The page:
Hack on Feds May Be 4 Times Bigger Than We Thought
18M Americans may have had personal data stolen, sources say
By Jenn Gidman,  Newser Staff
Posted Jun 23, 2015 8:22 AM CDT
The number of those hacked is expected to grow.   (Shutterstock)

(Newser) – The hack on the personal data of a 4.2 million current and past federal employees just increased fourfold. Although the Office of Personnel Management is so far keeping to the original figure, briefed US officials say that 18 million people were actually affected, and that number is expected to get even bigger, CNN reports. The sources say FBI chief James Comey spilled the new estimate recently in a closed-door session with senators, though a source tells ABC News that these are "very raw numbers" and that "many forensic steps" are still being taken. Even people who applied for federal jobs and didn't get them could be at risk, per CNN. The number is expected to grow because a database was hacked that stored security clearance forms, which contained personal info of family members and associates of government officials.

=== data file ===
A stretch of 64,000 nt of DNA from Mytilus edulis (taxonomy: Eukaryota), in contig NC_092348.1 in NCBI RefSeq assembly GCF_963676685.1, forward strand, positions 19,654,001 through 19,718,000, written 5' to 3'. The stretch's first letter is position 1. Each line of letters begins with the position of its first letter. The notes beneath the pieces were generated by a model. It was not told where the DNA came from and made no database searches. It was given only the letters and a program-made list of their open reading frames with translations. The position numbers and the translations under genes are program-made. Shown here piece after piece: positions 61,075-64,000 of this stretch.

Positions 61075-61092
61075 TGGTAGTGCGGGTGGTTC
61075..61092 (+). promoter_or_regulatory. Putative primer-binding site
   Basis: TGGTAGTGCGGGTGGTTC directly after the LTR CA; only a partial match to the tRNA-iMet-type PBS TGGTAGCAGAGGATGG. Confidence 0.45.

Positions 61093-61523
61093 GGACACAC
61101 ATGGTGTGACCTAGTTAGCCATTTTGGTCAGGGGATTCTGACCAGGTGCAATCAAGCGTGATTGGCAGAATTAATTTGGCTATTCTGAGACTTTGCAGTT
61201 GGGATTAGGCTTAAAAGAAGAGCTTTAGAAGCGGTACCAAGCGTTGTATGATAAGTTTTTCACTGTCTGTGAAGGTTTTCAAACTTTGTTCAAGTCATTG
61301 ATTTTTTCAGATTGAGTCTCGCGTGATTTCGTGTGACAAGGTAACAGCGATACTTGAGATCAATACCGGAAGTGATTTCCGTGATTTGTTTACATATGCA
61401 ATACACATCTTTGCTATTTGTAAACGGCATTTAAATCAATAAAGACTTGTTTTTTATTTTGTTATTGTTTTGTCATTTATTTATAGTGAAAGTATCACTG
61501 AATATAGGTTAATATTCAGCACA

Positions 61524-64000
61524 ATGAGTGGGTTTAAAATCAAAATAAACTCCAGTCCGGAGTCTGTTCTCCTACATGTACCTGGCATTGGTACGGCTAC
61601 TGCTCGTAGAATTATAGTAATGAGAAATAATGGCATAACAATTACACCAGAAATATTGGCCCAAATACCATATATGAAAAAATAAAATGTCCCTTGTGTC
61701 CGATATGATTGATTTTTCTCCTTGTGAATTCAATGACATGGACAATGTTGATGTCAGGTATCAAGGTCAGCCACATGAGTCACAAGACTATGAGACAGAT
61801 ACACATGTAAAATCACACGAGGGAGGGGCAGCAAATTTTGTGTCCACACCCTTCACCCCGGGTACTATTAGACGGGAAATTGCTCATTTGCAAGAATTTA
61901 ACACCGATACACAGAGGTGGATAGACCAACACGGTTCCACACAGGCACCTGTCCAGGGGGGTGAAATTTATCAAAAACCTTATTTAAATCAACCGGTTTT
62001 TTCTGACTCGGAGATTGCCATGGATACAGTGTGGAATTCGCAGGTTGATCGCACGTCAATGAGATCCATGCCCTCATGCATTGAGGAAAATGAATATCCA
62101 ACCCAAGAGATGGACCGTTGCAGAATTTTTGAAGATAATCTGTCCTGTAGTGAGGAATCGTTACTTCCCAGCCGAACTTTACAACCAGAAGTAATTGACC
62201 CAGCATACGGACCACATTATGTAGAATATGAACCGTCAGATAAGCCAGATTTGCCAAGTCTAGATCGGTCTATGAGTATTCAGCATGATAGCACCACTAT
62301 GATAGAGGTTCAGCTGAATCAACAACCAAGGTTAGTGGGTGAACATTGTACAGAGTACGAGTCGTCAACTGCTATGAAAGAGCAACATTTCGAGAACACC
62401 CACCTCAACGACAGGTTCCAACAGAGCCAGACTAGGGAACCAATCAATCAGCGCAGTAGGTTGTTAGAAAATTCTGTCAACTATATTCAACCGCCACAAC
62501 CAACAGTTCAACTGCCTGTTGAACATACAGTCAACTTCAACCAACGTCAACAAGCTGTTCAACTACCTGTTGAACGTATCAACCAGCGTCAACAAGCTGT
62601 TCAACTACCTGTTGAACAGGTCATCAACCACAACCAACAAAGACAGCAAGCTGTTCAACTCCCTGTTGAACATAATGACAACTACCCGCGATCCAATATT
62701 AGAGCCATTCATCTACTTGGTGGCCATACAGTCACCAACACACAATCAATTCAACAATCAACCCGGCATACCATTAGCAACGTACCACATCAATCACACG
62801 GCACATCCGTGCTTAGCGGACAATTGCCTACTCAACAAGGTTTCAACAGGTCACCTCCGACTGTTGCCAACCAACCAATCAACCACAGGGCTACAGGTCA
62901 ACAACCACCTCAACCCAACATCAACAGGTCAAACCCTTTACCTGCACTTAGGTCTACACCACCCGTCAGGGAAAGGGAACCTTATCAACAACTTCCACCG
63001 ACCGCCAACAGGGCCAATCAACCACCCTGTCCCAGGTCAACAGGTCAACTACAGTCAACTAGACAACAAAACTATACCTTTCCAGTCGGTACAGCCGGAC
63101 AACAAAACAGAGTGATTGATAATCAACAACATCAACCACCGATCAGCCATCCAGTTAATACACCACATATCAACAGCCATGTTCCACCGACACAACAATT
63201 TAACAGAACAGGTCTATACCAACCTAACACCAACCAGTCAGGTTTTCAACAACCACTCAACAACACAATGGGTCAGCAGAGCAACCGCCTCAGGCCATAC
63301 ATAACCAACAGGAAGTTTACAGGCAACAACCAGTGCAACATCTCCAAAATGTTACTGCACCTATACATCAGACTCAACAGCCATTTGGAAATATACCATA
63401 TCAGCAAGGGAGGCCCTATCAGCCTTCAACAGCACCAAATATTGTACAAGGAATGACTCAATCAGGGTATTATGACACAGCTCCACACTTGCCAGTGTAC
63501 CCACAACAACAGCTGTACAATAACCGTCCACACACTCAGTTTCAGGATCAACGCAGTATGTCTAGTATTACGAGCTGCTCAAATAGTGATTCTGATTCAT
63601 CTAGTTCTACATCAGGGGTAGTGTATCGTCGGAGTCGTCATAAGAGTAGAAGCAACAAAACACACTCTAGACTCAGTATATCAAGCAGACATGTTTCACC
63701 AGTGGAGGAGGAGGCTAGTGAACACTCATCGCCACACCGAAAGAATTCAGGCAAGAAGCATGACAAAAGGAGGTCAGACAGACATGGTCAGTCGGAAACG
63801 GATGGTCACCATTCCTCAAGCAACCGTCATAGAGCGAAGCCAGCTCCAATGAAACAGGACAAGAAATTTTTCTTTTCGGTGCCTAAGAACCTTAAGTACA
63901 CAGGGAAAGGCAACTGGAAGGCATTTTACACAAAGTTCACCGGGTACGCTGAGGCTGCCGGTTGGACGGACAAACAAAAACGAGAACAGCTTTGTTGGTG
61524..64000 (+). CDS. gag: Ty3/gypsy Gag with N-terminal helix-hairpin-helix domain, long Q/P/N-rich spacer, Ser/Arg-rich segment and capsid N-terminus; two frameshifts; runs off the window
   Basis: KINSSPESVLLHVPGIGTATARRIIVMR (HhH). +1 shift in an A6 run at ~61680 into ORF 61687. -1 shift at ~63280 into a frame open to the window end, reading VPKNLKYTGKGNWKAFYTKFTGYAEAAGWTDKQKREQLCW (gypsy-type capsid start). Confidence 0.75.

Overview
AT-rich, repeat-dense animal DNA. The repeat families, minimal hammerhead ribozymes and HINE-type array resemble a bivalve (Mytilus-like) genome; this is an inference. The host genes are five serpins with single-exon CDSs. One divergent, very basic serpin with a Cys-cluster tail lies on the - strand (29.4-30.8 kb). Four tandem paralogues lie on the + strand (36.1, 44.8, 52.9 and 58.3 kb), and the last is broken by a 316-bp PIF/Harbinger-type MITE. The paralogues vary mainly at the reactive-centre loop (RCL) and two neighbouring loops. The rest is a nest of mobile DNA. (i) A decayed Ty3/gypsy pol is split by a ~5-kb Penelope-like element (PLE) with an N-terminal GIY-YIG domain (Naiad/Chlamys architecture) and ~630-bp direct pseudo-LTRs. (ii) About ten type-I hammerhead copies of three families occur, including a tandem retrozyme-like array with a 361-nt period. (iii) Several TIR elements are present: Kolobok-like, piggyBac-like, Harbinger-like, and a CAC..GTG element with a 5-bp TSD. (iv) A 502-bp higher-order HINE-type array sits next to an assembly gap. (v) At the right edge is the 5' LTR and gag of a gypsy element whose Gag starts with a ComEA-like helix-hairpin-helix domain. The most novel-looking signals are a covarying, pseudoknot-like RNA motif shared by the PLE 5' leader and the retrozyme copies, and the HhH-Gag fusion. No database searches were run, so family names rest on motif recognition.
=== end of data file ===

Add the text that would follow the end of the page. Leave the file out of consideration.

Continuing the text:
OPM officials are now feeling the pressure. Internal auditors told the House Oversight Committee last week that important databases with sensitive national security info hadn't been adequately protected, and the head of the OPM has been criticized for being slow to provide relevant info, CNN notes. Another sore point has been that investigators believe the hackers were the same ones that infiltrated OPM contractor KeyPoint Government Solutions last year—and that it was KeyPoint credentials used to break into the OPM files. Meanwhile, Ars Technica worries the OPM breach is related to other major hacks, and that the hackers are pulling all this info together into what will eventually become "a LinkedIn for spies, providing a foreign intelligence organization with a way to find individuals with the right job titles, the right connections, and traits that might make them more susceptible to recruitment or compromise." (Those really into cyber-espionage should read Ars Technica's full piece.)
 

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